With this encouragement in mind, we should not shrink back from good works, but instead should push forward and desire high moral standards, a desire to grow in our knowledge of God, fight for self-control in battling the desires of the flesh, determined and resolute to stay the course of faithfulness, with a character defined by godliness in loving the things that God loves and hating the things that God hates, evidencing itself in love towards fellow believers and love toward others. If we make these our duty, not in the hopes to add to our salvation, but working from the basis of our salvation then Peter says, “For if these qualities are yours and are increasing, they keep you from being ineffective or unfruitful in the knowledge of our Lord Jesus Christ.” 2 Peter 1:8

Have you wondered why you may be unfruitful or ineffective in your Christian walk? Like a weightlifter with muscle atrophy it becomes all the more necessary to take the necessary supplements to ensure proper strength and growth. In doing so, we will find ourselves growing in the grace and knowledge of our Lord Jesus Christ (2 Peter 3:18), fruitful and effective in all that He calls us to do.

Sustaining Grace

“1 I must go on boasting. Though there is nothing to be gained by it, I will go on to visions and revelations of the Lord. 2 I know a man in Christ who fourteen years ago was caught up to the third heaven—whether in the body or out of the body I do not know, God knows. 3 And I know that this man was caught up into paradise—whether in the body or out of the body I do not know, God knows— 4 and he heard things that cannot be told, which man may not utter. 5 On behalf of this man I will boast, but on my own behalf I will not boast, except of my weaknesses— 6 though if I should wish to boast, I would not be a fool, for I would be speaking the truth; but I refrain from it, so that no one may think more of me than he sees in me or hears from me. 7 So to keep me from becoming conceited because of the surpassing greatness of the revelations, a thorn was given me in the flesh, a messenger of Satan to harass me, to keep me from becoming conceited. 8 Three times I pleaded with the Lord about this, that it should leave me. 9 But he said to me, “My grace is sufficient for you, for my power is made perfect in weakness.”  Therefore I will boast all the more gladly of my weaknesses, so that the power of Christ may rest upon me. 10 For the sake of Christ, then, I am content with weaknesses, insults, hardships, persecutions, and calamities. For when I am weak, then I am strong.” 2 Corinthians 12:1-10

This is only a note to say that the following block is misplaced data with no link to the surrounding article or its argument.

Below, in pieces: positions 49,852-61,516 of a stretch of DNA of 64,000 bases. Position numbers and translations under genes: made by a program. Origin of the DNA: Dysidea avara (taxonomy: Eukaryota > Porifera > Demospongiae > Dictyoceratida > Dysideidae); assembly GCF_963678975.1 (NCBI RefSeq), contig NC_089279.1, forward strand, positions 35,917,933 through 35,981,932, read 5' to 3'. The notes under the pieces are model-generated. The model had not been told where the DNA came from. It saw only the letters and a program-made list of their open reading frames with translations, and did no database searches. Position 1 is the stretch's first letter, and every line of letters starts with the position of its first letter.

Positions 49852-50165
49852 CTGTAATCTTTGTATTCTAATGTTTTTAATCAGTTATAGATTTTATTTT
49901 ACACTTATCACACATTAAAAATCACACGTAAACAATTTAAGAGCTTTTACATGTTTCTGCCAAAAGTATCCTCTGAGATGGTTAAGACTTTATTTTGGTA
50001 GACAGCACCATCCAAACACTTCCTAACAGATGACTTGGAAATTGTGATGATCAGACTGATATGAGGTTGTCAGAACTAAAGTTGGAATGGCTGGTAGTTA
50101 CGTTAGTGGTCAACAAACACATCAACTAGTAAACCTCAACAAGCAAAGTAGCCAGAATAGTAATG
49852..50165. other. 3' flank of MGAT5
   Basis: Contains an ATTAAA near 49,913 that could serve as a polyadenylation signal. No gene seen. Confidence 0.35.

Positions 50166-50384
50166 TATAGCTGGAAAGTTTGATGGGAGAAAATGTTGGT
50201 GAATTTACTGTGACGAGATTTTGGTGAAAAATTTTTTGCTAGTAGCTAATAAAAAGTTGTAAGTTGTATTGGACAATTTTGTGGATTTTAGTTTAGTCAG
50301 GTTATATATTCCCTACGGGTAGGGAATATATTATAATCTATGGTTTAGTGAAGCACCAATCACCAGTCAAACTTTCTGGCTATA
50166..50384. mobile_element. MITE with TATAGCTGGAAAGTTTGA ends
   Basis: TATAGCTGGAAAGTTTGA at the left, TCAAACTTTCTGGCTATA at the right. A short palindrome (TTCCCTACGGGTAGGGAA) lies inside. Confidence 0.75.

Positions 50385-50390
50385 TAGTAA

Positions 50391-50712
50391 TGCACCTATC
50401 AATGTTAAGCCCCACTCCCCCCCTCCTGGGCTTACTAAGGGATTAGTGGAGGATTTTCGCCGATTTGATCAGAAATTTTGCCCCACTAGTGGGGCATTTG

In the passage above, the Apostle Paul provides for us a glimpse of the sovereign sustaining grace of God.  In sustaining grace, I’m referring simply to grace provided by God, at the time we need it, in the amount we need, such that it sustains us through difficulty, be it trials, tragedies, or tests of faith.  In Paul’s account, he had been given a vision of heaven, one in which he was instructed to keep silent about.  In God’s omniscience, He knew that such a grand vision would create in fallen, sinful man (even one as righteous as Paul) the propensity to boast, so in order to humble Paul, we are told he received from God a thorn in the flesh.  Many commentators have speculated about what this could be, but that may be an unnecessary point of contention.  The real focus of this passage is the grace of God.  Note, Paul pleaded with God for removal of the thorn, yet God persisted in saying that His grace was sufficient and that through Paul’s weakness the Lord’s power would be made perfect.  Simply stated, Paul’s struggle, whatever it may have been, caused him to rely on God’s strength and not his own.  And that’s where sustaining grace comes in.  Paul was able to rely on God because of grace.  Certainly his own strength was emptied, such that his reliance was solely on the strength of God through the grace of God.  A powerful reminder for us indeed.

What are you struggling with believer?  Health?  You need grace.  The loss of a loved one?  You need grace.  An unwelcomed change in circumstances?  God’s grace is sufficient.  Marital, financial, employment, relationships, the strengthening of your faith.  All require the sovereign sustaining grace of God.  May that be your prayer today, that God would supply grace in your time of need, such that you can say with Paul, “For the sake of Christ, then, I am content with weaknesses, insults, hardships, persecutions, and calamities. For when I am weak, then I am strong.”

Grace and Peace to you!